Name: Friederike Bernhardt aka Moritz Fasbender
Occupation: Composer, producer, pianist
Recent release: Friederike Bernhardt's new release as Moritz Fasbender, 13 Rabbits, is out via Edition Dur.
Recommendations: The string quartets by Schostakovich (especially Nr 7, 8 and 15) and nearly everything Cate Blanchett is doing with her face.
If you enjoyed this interview with Friederike Bernhardt aka Moritz Fasbender, visit her on Instagram for more information. She also has a personal website.
When did you start writing/producing/playing music and what or who were your early passions and influences? What was it about music and/or sound that drew you to it?
I started playing music when I was 4 years old and I started writing music with 16. Influenced by the music of Hanns Eisler I wanted to write a cycle of songs about dementia. I never finished it (yet).
Early passions were Russian composers, such as Rachmaninov or mainly Shostakovich, sure influenced by my beloved piano teacher, who was Bulgarian.
She was like a second mother to me and affected me with her intense passion to play the piano, so that I inhaled everything she was feeling about music.
When I listen to music, I see shapes, objects and colours. What happens in your body when you're listening and how does it influence your approach to creativity?
In a best case scenario my lower body shows similar symptoms as when I see an attractive man - but in most cases I don’t have very interesting feelings while listening to music.
While creating music I feel more like a dentist: I dig around in a small weird hole until everything is neat.
How would you describe your development as an artist in terms of interests and challenges, searching for a personal voice, as well as breakthroughs?
I am interested in highlighting the gap between electroacoustics and “playing piano” - by more than just adding a reverb or a filter. A specific and, in best case, precise language of the sounddesign is what I’d like to add to an already existing and huge piano-world.
I don’t find anything challenging.
I may have a certain feeling about a personal style - but whether I have a voice of my own is for others to judge.
Tell me a bit about your sense of identity and how it influences both your preferences as a listener and your creativity as an artist, please.
I have a v e r y playful vision of identity and would answer this question differently every day.
At the moment, I just split all my tastes and desires to different alter egos so that every expression-part of me gets a different personality. Sometimes it’s just a name, sometimes it’s a whole biography.
What, would you say, are the key ideas behind your approach to music and art?
Love and staring at animals.
How would you describe your views on topics like originality and innovation versus perfection and timelessness in music? Are you interested in a “music of the future” or “continuing a tradition”?
I don’t know why originality should exclude perfection (if I understand “versus” right) but I think my music is neither specifically futuristic nor traditional.
If I can add some flavor to a particular genre, I would be more than satisfied.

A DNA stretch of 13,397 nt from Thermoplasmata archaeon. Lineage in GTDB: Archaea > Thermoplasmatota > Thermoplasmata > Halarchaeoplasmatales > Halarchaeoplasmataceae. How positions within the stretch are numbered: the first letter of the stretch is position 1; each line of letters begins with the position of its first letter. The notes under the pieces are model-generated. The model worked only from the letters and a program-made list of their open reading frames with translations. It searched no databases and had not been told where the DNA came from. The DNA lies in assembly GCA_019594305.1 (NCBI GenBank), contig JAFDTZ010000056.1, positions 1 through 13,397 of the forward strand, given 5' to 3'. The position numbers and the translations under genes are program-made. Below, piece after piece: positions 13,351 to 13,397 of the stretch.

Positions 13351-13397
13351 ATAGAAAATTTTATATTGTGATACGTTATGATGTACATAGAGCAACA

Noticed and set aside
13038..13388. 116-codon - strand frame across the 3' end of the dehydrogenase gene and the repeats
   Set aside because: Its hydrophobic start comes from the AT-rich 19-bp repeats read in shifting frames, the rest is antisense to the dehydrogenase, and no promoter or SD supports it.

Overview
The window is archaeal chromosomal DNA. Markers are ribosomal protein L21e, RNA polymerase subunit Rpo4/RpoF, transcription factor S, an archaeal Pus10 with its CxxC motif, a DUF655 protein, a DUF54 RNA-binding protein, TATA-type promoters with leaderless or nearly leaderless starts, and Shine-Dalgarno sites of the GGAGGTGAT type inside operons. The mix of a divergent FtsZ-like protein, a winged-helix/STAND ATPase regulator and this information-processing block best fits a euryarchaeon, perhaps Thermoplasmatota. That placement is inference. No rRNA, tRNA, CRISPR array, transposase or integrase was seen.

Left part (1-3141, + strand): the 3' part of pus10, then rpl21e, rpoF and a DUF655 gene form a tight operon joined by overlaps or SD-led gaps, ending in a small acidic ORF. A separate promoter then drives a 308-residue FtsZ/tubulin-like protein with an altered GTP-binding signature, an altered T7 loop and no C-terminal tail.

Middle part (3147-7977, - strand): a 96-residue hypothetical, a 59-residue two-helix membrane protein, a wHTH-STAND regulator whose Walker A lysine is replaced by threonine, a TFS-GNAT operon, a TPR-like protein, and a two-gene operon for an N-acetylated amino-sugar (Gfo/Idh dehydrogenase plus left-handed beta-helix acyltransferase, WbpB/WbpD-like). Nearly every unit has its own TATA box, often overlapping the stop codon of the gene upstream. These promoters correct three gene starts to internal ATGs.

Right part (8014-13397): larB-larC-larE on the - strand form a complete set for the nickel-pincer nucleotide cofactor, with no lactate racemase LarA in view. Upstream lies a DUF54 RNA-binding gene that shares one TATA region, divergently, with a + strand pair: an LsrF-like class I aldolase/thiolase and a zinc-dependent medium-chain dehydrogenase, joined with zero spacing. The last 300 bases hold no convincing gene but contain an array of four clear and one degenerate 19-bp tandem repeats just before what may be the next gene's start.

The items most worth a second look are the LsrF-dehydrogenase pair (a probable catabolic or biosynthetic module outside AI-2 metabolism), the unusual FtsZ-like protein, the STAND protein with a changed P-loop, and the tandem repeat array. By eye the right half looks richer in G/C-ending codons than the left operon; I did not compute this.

Over the course of your development, what have been your most important instruments and tools - and what are the most promising strategies for working with them?
My Prophet 12 and coffee. I always start with a sound this divine holy grail is giving me while drinking coffee - or the other way around. Success is guaranteed.
Take us through a day in your life, from a possible morning routine through to your work, please.
9.00am: hearing an alarm
9.30am: hearing a second alarm and getting up
9.30-10.30am: drinking coffee, petting animals, working on some music
10.30-11.30am: working on some music
Done. Creativity is usually gone around lunch, so after that you’ll find me outside.
Listening can be both a solitary and a communal activity. Likewise, creating music can be private or collaborative. Can you talk about your preferences in this regard and how these constellations influence creative results?
I am better alone. In company with others I am mainly stiff and limited.
How do your work and your creativity relate to the world and what is the role of music in society?
My work is infected / affected by the music of other people and I relate with that to the world because it’s one craft I am capable to react with. But in the end it’s just an aesthetic, nothing more.
I don’t have a feeling towards the word “role”. Sometimes it just releases tension, sometimes it fills a “concentration playlist” or maybe a concert was a gift for your grandmothers’ last birthday.
Art can be a way of dealing with the big topics in life: Life, loss, death, love, pain, and many more. In which way and on which occasions has music – both your own or that of others - contributed to your understanding of these questions?
“Vanishing Act” by Lou Reed really helped me once not to be afraid of death and the second movement of string quartet Nr. 7 by Shostakovich gives me a profound feeling that others also have a captivating sense of incomprehensible but completely engaging beauty.
Creativity can reach many different corners of our lives. Do you feel as though writing or performing a piece of music is inherently different from something like making a great cup of coffee? What do you express through music that you couldn't or wouldn't in more 'mundane' tasks?
A good cup of coffee has definitely the same qualities and skills like a good symphony! (laughs)
I express things in music that I couldn’t tell my mom on the phone.
Music is vibration in the air, captured by our ear drums. From your perspective as a creator and listener, do you have an explanation how it able to transmit such diverse and potentially deep messages?
In the same beautiful and hard-to-detect way we can’t deconstruct love.